The textile industry in India occupies a unique position in our economy contributing to nearly a third of the country's export earnings. This industry includes manufacturers, suppliers, wholesalers and exporters of Cotton Textiles, Handloom, and Woolen Textiles etc. From the production of textile machinery and equipment, dyes and raw materials to the delivery of finished textiles, fabrics and garments, the textile industry in India has the vast potential for creation of employment opportunities. The number of textiles manufacturers, suppliers, wholesalers and textiles exporters in India has increased rapidly after independence. Today, handloom and cotton textiles exports in India is counted among the most important sectors. The Government of India taking note of the new challenges and opportunities presented by changing global environment, particularly the initiation of the process of gradual phasing out of the QRs on imports and lowering of tariff rates for an integration of world textile and clothing markets by 2004, is set to redefine its goals and objectives vis-a-vis India's textiles History
The cotton plant has always thrived in the wild. By contrast, the historical origin of its commercial exploitation, particularly with regard to textile uses, is fuzzier. Relevant literary references point to two distinct geographical origins of cultivated cotton, namely, Asia and pre-Columbian America. The first cotton fabric would date back to approximately as early as 3,200 BC, as revealed by fragments of cloth found at the Mohenjo-Daro archaeological site on the banks of the River Indus. From India, cotton textiles probably passed to Mesopotamia, where the trade started around 600 years BC.
There is evidence to suggest that trade in cotton started around Rome at the time of Alexander the Great, in the 4th century BC. The trade flourished after the discovery of the maritime route passing by the Cape of Good Hope and the establishment of trading posts in India. Portuguese trading prominence in this part of the world had been challenged by other European countries (notably, France and England) since 1698. The Arab conquests introduced the first cotton manufacturing facilities into Spain (Granada), Venice, and Milan. In England, the first cotton-spinning factory opened its doors in Manchester in 1641. This date marked the beginning of the cotton industry in Europe. The industrial revolution of eighteenth century Europe paved the way for the most far-reaching, influential transformation of cotton textile manufacturing.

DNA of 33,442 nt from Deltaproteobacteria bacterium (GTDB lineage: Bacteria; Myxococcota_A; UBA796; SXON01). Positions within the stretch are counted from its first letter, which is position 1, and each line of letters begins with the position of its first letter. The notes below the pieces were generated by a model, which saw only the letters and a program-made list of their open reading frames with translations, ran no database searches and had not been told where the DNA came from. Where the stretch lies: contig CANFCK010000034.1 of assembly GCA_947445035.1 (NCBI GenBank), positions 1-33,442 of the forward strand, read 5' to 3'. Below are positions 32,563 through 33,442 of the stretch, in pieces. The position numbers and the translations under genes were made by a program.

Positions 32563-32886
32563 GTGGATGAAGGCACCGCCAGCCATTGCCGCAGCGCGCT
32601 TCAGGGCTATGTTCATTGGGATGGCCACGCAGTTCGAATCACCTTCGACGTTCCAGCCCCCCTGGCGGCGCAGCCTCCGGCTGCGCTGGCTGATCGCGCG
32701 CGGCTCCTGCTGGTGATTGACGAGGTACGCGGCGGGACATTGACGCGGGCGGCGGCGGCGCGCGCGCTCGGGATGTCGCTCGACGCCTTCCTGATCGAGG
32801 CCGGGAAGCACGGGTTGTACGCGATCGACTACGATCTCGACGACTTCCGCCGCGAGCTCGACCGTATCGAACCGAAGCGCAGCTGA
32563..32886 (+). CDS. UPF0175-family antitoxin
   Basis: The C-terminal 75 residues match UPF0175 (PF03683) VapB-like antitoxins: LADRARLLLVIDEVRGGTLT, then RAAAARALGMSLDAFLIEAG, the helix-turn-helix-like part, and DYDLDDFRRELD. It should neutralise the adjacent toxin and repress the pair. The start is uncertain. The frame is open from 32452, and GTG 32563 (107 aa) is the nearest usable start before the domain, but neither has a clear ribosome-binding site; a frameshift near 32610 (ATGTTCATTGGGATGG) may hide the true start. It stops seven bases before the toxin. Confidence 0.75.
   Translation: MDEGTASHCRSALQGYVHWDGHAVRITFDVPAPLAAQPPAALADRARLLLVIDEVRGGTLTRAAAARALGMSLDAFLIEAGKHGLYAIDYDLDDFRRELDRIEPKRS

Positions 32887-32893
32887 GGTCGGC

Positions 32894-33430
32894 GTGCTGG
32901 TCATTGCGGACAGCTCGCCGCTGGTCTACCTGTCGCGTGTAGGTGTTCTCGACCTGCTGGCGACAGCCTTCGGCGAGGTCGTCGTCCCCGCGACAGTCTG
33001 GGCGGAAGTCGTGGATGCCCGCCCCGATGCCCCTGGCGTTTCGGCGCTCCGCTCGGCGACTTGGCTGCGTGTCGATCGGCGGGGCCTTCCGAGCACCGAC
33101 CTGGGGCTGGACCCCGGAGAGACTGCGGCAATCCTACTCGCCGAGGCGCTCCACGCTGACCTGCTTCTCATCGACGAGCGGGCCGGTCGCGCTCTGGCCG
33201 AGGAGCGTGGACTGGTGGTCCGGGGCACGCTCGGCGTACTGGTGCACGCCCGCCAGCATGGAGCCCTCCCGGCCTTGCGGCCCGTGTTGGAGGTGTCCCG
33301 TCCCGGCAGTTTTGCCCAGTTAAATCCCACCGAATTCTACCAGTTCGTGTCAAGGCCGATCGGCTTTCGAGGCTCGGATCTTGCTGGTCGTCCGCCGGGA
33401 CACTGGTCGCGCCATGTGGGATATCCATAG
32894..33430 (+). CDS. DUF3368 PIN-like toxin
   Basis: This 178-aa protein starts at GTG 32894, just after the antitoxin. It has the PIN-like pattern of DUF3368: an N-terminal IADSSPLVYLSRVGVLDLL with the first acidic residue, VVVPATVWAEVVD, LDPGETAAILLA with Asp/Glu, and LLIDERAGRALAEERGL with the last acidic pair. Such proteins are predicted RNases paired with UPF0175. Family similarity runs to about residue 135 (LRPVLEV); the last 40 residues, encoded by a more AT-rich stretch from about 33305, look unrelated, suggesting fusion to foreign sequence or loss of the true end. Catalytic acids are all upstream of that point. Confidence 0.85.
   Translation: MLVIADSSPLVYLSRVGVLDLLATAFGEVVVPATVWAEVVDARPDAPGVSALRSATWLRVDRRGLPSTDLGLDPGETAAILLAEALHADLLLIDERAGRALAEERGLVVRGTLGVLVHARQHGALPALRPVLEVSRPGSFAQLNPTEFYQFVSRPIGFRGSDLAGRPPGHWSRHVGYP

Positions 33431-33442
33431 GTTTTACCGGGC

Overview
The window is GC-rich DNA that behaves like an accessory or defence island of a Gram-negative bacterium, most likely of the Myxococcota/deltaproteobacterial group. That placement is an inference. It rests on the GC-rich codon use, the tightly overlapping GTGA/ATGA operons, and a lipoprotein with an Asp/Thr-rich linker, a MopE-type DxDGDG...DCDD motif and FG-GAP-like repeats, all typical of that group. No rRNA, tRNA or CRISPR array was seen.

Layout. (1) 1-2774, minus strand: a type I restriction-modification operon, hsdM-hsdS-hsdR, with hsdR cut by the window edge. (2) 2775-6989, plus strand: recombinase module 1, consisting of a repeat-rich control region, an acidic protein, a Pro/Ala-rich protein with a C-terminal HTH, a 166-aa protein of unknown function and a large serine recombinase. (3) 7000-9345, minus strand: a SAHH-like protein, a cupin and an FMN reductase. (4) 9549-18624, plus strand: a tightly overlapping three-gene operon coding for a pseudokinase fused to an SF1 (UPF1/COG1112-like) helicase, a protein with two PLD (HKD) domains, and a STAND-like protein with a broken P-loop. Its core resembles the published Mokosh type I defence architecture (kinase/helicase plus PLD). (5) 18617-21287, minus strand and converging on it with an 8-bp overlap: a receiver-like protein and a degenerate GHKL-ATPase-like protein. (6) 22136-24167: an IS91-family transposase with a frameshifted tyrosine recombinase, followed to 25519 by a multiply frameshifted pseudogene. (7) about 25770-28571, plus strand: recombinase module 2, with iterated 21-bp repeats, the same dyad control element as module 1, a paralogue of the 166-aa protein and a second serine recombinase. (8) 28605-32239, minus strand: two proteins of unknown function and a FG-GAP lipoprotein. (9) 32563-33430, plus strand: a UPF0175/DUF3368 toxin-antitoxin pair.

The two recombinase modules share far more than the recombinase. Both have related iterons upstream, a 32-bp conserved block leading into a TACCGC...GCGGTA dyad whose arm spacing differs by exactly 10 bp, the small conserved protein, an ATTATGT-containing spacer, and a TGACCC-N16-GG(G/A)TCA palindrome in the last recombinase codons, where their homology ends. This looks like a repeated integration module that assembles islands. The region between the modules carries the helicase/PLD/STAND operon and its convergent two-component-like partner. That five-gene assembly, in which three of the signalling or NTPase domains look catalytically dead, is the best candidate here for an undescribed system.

Description and technical features
Cotton is a natural fiber of vegetable origin, like linen, jute or hemp. Mostly composed of cellulose (a carbohydrate plant substance) and formed by twisted, ribbon-like shaped fibers, cotton is the fruit of a shrubby plant commonly referred to as the "cotton plant". The cotton plant, a variety of plants of the genus Gossypium, belongs to the Malvacae family, which comprises approximately 1,500 species, also including the baobab tree, the bombax or the mallow. The plant, growing up to 10 metres high in the wild, has been domesticated to range between 1 to 2 metres under commercial cultivation.
Either herbaceous or ligneous, it thrives in dry tropical and subtropical areas. Whereas by nature the plant is a perennial tree (lasting about 10 years), under extensive cultivation it is mostly grown as an annual shrub. The cotton flower has five large petals (showy, white, white-creamy, or even rose in colour), which soon fall off, leaving capsules, or "cotton bolls", having a tick and rigid external layer. The capsule bursts open upon maturity, revealing the seeds and masses of white/creamy and downy fibers. Cotton fibers of the Gossypium hirsutum species range from about 2 to 3 centimetres in length, whereas Gossypium barbadense cotton produces long-staple fibers up to 5 centimetres length. Their surface is finely indented, and they become kinked together...